"We're really interested in working with landowners to help them understand what the problems are," said Andrea Hood, program coordinator with the state Health Department's Office of Shellfish and Water Protection.
The agencies also will provide technical help to property owners and direct them to sources for financial assistance, Terpening said.
"Ultimately, we want to keep the waste out of the water," he said.
Water samples also will be taken from three places in Canada - Bertrand Creek, Cave Creek and Jackman Ditch - to help determine how much fecal coliform bacteria is coming from there and how much from Whatcom County.
"We're recognizing that pollution can come over (the border)," Hood said.
The head of the Washington State Dairy Federation supports the effort, saying the Lummis have a right to be able to harvest their shellfish, and pointing to Ecology's efforts in Samish to work with farmers.
"Nobody's had to go out of business in the Samish, nobody's lost their farm," said Jay Gordon, executive director of the dairy organization. "It's been very common sense. I hope the same thing happens here."
He said he hoped the automatic response from regulators would not be to blame dairies in the watershed, but to do the more expensive and slower work of examining other factors, such as septic systems and geese and swans.
"We'll take the blame if it's us to blame," Gordon said. "We just want to fix the problem."
The worsening water quality in Bertrand Creek watershed has been an ongoing concern for Lummi Nation, whose shellfish beds in Portage Bay could be downgraded from their current approved status if the fecal coliform pollution isn't cleaned up.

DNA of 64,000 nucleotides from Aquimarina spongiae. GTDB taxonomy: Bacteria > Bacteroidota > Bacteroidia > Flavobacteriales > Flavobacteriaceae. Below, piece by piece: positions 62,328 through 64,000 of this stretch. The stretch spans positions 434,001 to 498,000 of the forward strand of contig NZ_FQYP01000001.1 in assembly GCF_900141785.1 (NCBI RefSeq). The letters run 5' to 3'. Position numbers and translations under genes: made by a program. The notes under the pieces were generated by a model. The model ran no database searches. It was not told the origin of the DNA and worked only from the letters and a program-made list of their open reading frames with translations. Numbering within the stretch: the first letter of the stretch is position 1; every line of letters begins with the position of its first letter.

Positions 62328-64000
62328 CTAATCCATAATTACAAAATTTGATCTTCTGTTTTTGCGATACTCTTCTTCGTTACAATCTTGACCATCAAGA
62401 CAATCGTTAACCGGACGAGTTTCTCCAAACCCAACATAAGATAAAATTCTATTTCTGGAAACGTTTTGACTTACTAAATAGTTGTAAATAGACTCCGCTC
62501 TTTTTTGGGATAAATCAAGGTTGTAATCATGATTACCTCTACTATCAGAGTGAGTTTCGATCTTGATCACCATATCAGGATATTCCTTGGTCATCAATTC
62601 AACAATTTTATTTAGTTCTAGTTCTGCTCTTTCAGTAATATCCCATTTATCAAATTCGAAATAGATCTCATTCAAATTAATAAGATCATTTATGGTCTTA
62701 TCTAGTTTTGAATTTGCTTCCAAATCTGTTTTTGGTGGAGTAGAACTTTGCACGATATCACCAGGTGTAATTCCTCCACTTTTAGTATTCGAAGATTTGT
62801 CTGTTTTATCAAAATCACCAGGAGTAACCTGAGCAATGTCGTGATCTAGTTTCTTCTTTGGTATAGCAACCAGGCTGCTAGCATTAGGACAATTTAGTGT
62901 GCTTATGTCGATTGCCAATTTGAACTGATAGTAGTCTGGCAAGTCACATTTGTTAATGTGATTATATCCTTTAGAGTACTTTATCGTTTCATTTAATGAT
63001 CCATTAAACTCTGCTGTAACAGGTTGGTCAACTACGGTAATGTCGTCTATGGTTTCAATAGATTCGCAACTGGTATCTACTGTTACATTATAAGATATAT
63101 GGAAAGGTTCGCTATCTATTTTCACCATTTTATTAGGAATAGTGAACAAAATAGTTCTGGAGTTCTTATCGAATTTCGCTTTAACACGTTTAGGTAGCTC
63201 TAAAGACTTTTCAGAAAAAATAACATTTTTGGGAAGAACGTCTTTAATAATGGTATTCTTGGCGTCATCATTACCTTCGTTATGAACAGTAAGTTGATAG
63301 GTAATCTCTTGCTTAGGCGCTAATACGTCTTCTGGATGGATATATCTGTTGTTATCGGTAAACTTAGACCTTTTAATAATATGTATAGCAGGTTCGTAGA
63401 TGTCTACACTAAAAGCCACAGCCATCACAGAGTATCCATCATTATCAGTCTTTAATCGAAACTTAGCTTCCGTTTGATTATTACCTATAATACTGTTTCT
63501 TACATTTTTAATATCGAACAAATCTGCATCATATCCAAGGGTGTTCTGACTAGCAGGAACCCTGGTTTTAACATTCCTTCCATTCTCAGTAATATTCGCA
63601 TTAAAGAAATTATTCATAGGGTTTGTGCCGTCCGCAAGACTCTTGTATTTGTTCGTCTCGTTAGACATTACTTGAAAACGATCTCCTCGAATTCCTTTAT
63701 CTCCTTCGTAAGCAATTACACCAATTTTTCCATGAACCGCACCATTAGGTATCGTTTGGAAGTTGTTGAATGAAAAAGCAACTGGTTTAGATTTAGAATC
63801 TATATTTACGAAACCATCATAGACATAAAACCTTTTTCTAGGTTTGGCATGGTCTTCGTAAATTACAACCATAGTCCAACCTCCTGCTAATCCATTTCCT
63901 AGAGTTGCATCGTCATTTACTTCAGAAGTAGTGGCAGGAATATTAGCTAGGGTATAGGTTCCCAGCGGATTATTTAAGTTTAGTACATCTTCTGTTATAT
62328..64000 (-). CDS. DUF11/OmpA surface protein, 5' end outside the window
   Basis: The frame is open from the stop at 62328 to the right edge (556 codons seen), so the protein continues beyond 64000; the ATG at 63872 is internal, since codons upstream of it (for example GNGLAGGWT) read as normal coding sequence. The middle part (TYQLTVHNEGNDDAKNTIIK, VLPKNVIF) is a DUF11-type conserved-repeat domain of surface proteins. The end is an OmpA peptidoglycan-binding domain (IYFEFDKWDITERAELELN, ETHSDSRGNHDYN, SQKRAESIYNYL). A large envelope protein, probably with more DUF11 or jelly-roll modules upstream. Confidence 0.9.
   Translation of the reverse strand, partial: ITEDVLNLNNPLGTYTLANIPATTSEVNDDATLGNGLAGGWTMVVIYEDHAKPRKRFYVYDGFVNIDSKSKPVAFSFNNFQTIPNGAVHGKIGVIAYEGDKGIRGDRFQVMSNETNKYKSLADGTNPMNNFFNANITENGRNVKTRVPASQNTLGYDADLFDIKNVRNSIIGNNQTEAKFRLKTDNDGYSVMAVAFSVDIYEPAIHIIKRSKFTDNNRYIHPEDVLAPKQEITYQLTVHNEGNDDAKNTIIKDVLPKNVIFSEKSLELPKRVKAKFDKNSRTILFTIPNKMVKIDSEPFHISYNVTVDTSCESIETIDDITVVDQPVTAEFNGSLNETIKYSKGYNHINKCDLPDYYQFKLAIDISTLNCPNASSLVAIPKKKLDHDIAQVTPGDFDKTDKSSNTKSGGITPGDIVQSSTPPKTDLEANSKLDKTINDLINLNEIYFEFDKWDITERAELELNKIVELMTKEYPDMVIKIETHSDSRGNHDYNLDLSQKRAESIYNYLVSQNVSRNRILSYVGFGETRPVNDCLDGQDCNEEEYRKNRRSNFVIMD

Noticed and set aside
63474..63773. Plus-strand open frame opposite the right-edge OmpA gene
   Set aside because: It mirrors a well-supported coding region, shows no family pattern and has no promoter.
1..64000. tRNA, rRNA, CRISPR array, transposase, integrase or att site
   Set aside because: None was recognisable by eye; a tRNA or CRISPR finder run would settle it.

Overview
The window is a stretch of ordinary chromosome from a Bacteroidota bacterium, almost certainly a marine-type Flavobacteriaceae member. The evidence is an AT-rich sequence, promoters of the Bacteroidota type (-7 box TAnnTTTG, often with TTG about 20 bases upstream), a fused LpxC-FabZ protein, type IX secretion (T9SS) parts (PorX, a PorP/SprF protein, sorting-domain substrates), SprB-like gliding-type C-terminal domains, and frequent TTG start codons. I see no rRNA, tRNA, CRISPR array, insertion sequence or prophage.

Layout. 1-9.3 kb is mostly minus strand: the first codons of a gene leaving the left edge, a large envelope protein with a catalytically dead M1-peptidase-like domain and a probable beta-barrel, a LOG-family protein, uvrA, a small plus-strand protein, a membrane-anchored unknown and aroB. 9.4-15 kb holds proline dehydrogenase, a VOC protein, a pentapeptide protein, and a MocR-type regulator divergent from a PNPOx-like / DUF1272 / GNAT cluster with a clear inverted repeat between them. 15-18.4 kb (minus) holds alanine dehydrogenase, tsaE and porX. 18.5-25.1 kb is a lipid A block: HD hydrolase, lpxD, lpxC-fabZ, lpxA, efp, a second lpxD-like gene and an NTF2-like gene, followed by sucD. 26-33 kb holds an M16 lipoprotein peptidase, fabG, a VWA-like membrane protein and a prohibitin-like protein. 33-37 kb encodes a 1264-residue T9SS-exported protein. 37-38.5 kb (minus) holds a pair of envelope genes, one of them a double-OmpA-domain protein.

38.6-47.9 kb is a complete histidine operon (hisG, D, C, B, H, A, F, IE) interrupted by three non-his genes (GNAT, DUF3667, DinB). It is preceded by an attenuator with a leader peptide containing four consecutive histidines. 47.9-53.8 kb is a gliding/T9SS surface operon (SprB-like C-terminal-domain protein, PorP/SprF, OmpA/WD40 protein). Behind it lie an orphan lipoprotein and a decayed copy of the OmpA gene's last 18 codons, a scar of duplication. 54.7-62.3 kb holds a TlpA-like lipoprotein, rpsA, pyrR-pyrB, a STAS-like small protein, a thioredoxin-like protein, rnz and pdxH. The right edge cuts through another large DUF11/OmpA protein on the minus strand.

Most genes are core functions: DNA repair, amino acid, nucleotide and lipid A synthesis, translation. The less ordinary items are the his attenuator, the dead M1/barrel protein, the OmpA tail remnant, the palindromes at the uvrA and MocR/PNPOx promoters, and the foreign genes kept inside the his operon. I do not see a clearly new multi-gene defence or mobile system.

The Lummis have been there before. Their shellfish beds were closed for six years - ending in 2003 - because sewage and manure fouled the Nooksack River, costing tribal members and their families millions of dollars and affecting cultural as well as subsistence harvest.
At that time, Ecology embarked on a cleanup plan using new state legislation approved in 1998 that required dairy farms to undergo routine inspections and create written plans for how they would contain manure and prevent it from washing into public waterways. Before 1998, dairy farms were only inspected if a complaint was made about a farmer.
The cleanup was a success and allowed those tribal shellfish beds to reopen in 2003.
But, the Lummis wrote in a May 2010 letter to the EPA, cuts to budgets and enforcement created regulatory gaps. They want state and federal regulators to fix the current "animal waste management practices."
"When they get shut down, it puts them in a real tough position," Leroy Deardorff, environmental director for Lummi Natural Resources Department, said of the impact on tribal harvesters.
"It's a burden that we shouldn't have to bear," he said. "We don't cause the pollution. We receive it, unfortunately."
ON THE WEB
Click on the links below:
Washington Department of Health. Type "shellfish safety" into the search window.
Washington Department of Ecology. Click on "water" or "saving Puget Sound" on the home page.
Reach Kie Relyea at 360-715-2234 or firstname.lastname@example.org.